In a recent interview with Rolling Stone, Roger Waters, member of Pink Floyd has spoken about the band, how they manage to stay relevant, new film Us + Them, his relationship with David Gilmour and even Mick Jagger.
Below is but a snippet of the full interview between Rolling Stone’s Kory Growe and Roger Waters.
You can read the full interview here, which goes into full depth with Roger Waters on his experiences touring, collaborating and making music.
In this snippet, he explores his relationship with David Gilmour, and delves into how in the Trump era, the band have managed to stay relevant.
Kory Growe from Rolling Stone: There’s a close-up in the film of you at the start of ‘Time’ where you’re playing a tick-tock sound on your bass strings. Is that how that song started, making that sound?
No, the tick-tock thing came about probably from just the idea of, “Hey, let’s use clock sounds,” so they’re just deadened strings on repeat. But the impetus was the narrative in the song. For me, personally it’s a very important song. I wrote that when I was 29 years old, so the bits in the song where it goes, “No one told you when to run/You missed the starting gun,” it’s about my experience of being 29 years old and certainly going, “Fuck me. It’s the middle of life. I’ve been told that I was preparing for something.” Eventually I figured out what it was, and it was probably something to do with earning a living and having a family and blah, blah, blah.
But suddenly I realised that I was aimless. The reason it’s a good song is because it describes the predicament of anybody who, growing up — if we’re grown up at all — suddenly realises that time is going really, really fast. It makes you start to philosophise about life and what is important and how to derive joy from that. And whether we should let the pigs and dogs spend all our energy trying to fuck other people and steal from them or whether we accept the truth of this fact: If you help another human being, it brings joy to your life. And the act collectively brings more joy to your life than to act selfishly. It’s as simple as that.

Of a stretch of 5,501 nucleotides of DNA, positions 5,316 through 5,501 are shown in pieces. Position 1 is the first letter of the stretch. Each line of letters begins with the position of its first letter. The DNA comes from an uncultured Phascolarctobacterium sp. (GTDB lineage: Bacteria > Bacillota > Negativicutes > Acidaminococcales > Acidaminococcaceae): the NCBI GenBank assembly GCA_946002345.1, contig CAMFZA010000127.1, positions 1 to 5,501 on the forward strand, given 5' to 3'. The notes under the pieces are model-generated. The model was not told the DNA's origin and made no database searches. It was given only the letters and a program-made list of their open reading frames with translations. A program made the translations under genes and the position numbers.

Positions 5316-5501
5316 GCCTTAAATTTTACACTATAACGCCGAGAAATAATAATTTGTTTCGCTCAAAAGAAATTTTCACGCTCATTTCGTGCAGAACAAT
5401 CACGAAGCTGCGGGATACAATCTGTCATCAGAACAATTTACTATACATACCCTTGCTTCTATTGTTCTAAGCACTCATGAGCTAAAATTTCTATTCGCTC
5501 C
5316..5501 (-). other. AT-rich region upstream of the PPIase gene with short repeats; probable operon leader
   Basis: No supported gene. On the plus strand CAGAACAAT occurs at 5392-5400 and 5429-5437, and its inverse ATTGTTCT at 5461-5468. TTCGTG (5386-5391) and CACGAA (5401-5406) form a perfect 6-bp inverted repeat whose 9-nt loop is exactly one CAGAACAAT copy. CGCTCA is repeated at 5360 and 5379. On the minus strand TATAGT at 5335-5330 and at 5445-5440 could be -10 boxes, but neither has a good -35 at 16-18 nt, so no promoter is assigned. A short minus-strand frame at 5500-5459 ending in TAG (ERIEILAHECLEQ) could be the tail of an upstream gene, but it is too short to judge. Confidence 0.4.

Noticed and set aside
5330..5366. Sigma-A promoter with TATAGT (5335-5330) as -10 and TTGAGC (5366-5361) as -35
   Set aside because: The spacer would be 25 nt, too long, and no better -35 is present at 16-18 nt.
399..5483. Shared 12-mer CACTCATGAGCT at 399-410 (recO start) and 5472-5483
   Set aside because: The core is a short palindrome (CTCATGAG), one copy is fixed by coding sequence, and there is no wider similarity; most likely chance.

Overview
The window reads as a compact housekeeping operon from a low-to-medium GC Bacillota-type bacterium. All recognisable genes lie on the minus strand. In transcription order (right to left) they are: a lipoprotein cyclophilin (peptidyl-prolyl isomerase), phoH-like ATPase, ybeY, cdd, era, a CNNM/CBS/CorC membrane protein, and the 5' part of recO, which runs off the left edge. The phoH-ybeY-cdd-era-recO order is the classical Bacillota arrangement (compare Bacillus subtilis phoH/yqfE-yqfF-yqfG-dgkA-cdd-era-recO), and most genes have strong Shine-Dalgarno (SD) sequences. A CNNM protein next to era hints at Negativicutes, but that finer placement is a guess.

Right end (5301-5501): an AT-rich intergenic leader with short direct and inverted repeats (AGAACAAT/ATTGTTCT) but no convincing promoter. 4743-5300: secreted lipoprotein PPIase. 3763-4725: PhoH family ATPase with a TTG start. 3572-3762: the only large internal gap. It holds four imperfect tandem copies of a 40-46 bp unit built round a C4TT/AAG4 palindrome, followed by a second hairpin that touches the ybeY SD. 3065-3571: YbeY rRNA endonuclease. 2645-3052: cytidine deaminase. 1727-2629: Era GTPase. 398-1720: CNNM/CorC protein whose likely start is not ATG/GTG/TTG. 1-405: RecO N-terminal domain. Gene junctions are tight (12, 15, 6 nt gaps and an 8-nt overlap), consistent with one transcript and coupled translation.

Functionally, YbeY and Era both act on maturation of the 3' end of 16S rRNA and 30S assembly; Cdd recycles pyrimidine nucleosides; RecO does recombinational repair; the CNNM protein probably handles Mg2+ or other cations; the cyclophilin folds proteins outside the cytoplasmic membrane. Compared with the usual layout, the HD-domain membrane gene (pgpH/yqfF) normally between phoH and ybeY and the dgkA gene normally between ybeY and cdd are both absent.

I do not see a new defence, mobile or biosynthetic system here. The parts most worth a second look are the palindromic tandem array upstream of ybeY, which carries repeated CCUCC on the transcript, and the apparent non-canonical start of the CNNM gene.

I imagine that song means something different to you than when you wrote it nearly 50 years ago.
I’ve been talking today with Sean [Evans] about this tour that we’re going to do next summer, and I was saying, I’ve been thinking about a title and which songs to do. There’s a song in a demo for a piece that I’m recording, and it’s, “Time keeps slipping away.” I think it’s because we’re all dying under the attack from the homicidal sociopaths who have all the money and all the power and run the media and the propaganda system and lie to us constantly and try to keep us at each other’s throats so they can maintain the system.
The problem with that is they will kill us all. They’re killing us all now. That’s one thing that the kid from Sweden, Greta Thunberg, is saying. We’re running out of time very, very fast. So more power to her. And more power to the anti-war movement and climate-change movements, who are fighting a valiant battle to try and get the walking dead, who unfortunately are most of the people — certainly in the United States of America — to wake up and understand that their lives and their children lives are not just under threat, they’re almost certain to be over.
I’m sure you were happy to hear that when David Gilmour sold his guitars this year, he donated the money to fighting climate change.
Oh, bless him. I think that’s a good thing. Good for him. [Pauses] I wish he’d let me advertise this movie on the Pink Floyd website. It’s not allowed. He censored it, and I’m not allowed to announce anything on it.
When was the last time you spoke to him?
We spoke in June. We had a big meeting where I came up with a big peace plan that has come to nothing, sadly.
I’m sorry to hear that.
I know you are. I bet all Pink Floyd fans are sorry to hear that. They all hoped that we could kiss and make up and everything would be wonderful in a cosy, wonderful world. Well, it wouldn’t be all that cosy or wonderful for me, because I left Pink Floyd in 1985 for a reason. The reason being that I wanted to get on with my work.
Well, thank goodness I’ve been able to get on with my work. Work is its own reward. I was very happy to see in the Variety review of the movie that they managed to connect the dots between Dark Side of the Moon, Animals, [Waters’ solo album] Amused to Death, and Is This the Life We Really Want? That was gratifying. Anyway, let’s not go there any further. I’ve said more than I should.
Recently, Miley Cyrus covered Pink Floyd’s ‘Comfortably Numb’, which you can check out here. Wonder what Roger Waters would say to that.